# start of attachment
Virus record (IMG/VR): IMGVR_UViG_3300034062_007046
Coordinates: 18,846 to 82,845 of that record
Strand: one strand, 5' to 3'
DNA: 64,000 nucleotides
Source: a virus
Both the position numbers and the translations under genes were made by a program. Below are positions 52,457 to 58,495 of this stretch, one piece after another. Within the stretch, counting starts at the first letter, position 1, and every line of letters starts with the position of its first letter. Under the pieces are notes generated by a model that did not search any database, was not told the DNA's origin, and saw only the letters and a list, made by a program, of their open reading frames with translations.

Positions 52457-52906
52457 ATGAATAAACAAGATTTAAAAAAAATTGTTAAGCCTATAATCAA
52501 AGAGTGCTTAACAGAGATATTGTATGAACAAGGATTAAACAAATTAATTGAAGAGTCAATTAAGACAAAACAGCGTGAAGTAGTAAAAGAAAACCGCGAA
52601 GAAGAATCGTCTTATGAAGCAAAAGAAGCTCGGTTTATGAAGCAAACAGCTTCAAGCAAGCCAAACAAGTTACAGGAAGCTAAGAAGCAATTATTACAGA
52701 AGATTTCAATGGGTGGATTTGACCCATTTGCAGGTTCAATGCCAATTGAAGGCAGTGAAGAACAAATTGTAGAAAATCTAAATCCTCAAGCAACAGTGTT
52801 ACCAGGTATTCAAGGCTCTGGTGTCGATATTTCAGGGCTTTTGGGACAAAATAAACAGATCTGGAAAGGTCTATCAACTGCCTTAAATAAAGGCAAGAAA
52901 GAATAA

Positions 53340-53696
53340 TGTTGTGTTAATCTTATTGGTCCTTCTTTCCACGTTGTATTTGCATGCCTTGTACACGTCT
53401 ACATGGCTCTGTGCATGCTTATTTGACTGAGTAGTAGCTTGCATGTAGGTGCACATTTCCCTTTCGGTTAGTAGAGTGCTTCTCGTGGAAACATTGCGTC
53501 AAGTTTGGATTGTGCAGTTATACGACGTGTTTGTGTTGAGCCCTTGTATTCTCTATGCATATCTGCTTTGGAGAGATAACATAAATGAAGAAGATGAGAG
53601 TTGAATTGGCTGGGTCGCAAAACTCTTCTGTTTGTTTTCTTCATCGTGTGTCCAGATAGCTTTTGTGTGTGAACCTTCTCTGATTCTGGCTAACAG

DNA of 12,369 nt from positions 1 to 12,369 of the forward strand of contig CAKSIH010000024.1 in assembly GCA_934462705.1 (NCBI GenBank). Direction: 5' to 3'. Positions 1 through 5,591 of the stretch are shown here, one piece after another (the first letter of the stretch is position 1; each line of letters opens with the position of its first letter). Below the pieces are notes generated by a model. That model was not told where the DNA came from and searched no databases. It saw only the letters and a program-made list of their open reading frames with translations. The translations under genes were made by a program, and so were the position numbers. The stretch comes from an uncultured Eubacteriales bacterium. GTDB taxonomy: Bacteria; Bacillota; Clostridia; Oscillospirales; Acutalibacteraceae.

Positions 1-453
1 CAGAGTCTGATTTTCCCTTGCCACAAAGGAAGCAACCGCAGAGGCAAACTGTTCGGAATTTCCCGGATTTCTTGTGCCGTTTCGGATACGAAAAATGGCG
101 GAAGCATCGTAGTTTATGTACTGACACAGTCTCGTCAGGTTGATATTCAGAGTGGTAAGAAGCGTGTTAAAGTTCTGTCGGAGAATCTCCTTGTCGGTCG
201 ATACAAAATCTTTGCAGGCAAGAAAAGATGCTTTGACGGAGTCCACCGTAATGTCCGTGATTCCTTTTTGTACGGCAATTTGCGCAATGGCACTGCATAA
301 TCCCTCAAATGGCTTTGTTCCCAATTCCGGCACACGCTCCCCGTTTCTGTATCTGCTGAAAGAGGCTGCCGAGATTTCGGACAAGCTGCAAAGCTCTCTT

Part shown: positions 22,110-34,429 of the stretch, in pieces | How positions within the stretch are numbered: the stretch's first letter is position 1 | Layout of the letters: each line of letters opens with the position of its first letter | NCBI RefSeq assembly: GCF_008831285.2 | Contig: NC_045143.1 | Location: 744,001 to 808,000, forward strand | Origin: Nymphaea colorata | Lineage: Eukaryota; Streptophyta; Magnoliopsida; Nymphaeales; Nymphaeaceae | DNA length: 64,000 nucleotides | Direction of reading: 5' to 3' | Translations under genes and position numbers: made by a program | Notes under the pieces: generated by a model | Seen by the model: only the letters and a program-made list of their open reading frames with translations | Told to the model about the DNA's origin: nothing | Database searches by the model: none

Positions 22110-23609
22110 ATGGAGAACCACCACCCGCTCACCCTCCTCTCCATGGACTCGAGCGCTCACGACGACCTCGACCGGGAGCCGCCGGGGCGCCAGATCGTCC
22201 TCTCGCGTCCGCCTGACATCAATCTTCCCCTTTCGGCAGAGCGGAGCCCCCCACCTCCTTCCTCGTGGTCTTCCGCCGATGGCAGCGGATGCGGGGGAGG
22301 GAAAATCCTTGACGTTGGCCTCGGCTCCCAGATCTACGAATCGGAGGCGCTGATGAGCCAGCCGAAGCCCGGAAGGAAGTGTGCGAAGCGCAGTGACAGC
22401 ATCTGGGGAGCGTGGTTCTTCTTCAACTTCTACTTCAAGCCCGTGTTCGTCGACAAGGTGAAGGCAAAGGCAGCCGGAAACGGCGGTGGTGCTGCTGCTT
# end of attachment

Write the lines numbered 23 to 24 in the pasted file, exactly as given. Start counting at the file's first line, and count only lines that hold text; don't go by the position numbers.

201 ATACAAAATCTTTGCAGGCAAGAAAAGATGCTTTGACGGAGTCCACCGTAATGTCCGTGATTCCTTTTTGTACGGCAATTTGCGCAATGGCACTGCATAA
301 TCCCTCAAATGGCTTTGTTCCCAATTCCGGCACACGCTCCCCGTTTCTGTATCTGCTGAAAGAGGCTGCCGAGATTTCGGACAAGCTGCAAAGCTCTCTT